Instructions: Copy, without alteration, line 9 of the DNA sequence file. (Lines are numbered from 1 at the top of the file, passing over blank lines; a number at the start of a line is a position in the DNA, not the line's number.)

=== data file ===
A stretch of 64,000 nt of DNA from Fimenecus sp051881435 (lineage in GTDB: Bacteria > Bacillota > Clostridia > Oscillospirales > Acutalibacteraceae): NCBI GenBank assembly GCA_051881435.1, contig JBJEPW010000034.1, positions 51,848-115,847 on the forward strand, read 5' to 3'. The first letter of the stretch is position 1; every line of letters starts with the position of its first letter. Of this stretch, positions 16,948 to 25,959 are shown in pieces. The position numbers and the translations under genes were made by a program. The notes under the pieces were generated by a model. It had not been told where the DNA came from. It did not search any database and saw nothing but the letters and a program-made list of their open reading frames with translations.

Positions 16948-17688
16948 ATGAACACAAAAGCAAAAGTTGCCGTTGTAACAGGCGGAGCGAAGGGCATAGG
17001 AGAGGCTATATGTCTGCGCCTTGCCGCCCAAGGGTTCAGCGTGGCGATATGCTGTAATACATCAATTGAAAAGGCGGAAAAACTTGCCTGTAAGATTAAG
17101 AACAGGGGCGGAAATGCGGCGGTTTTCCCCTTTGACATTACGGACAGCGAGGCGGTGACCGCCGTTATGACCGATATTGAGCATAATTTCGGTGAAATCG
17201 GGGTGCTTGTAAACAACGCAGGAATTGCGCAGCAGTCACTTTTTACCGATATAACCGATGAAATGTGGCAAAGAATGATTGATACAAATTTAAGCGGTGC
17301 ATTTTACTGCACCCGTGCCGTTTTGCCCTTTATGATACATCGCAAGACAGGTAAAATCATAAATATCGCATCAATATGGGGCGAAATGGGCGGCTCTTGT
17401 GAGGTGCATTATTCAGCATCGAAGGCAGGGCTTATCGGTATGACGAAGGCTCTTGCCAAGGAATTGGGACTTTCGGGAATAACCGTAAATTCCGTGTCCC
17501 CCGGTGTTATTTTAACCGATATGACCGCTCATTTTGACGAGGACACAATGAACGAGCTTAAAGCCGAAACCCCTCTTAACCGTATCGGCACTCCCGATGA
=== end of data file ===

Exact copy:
17501 CCGGTGTTATTTTAACCGATATGACCGCTCATTTTGACGAGGACACAATGAACGAGCTTAAAGCCGAAACCCCTCTTAACCGTATCGGCACTCCCGATGA